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May 17, 2007
Loved one DX
Blood-Spinal Cord Barrier Breaks Early in ALS- April 8, 2008
A research team that included MDA grantees M. Kerry O’Banion at the University of Rochester (N.Y.) Medical Center and Severine Boillee at the University of California-San Diego has found that leaks in the blood vessels of the spinal cord precede damage to the nervous system in ALS (amyotrophic lateral sclerosis, or Lou Gehrig’s disease) in mice with a genetic form of this paralyzing disorder.

Berislav Zlokovic at the University of Rochester and colleagues, who published their findings in the April issue of Nature Neuroscience, found that mice with mutated SOD1 genes, one of the known causes of the familial (inherited) form of ALS, had disruptions in a barrier between the spinal cord and the bloodstream that normally protects the central nervous system from toxins and injury.

In these mice, the blood-spinal cord barrier was disrupted because of reduced levels of three of the so-called “tight junction” proteins that normally keep it together, the investigators say.

The disruptions resulted in inflammation, as well as reductions in blood flow and, in some areas, small hemorrhages with release of toxic products, the researchers say.

They say their study demonstrates that an increase in the permeability of the spinal-cord blood vessels probably makes an important contribution to degeneration of the muscle-controlling nerve cells (motor neurons), which is the hallmark of ALS.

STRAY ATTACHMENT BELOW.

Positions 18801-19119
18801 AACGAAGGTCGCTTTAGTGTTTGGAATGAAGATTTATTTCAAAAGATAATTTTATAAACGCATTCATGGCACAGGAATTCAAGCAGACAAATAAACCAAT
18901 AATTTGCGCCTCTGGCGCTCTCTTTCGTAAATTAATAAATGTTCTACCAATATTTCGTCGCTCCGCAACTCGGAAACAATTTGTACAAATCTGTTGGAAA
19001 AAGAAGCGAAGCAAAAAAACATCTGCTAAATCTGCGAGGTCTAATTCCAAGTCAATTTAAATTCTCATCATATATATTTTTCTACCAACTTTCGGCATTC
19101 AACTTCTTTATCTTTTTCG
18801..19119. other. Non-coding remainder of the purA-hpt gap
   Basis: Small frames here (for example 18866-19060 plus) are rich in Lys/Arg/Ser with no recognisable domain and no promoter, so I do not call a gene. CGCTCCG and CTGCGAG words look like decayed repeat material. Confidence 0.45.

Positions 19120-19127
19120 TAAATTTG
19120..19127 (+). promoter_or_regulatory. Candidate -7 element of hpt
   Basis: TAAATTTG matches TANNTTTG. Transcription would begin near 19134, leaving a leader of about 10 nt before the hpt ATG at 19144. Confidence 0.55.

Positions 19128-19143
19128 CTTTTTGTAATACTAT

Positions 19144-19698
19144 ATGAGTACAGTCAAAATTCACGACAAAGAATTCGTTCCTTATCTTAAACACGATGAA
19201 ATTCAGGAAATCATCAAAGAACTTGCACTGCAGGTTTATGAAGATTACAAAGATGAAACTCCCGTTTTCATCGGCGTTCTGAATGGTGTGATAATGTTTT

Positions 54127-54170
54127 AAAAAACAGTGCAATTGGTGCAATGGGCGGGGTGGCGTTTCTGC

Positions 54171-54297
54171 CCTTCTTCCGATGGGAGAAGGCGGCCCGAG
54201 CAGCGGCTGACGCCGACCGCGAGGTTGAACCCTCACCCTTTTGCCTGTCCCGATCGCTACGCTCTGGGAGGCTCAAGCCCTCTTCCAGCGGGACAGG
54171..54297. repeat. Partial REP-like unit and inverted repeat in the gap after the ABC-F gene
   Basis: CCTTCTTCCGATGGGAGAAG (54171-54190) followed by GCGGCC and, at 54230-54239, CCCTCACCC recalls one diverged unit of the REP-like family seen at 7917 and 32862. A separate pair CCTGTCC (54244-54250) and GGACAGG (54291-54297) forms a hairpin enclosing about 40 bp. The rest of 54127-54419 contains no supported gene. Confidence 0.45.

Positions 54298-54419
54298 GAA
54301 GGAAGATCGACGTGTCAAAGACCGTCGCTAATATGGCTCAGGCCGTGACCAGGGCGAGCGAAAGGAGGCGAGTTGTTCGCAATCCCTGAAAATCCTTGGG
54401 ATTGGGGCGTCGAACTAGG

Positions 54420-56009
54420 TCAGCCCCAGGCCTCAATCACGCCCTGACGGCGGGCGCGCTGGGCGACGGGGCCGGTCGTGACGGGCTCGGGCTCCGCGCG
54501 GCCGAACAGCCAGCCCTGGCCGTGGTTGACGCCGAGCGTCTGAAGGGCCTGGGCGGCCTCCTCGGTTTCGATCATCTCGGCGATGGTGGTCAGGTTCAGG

They also note that damage to these blood vessels is among the earliest events in a “toxic cascade” set in motion by SOD1 gene mutations. (Research published last year showed damage to these blood vessels in mice with SOD1-related ALS, but the investigators couldn’t determine whether the damage came before or after damage to nerve cells.)

“Genetic or pharmacologic interventions targeted specifically to the endothelium [lining of blood vessels] will help to determine both the causality between the blood-spinal cord barrier leakage and motor neuron degeneration and how such damage may delay disease onset and/or progression,” the researchers note. (The University of Rochester Medical Center says the team is currently testing a compound that may help seal leaky blood vessels.)

A caveat is that these experiments were conducted in mice with SOD1-related ALS. Their meaning for ALS resulting from other causes isn’t known.

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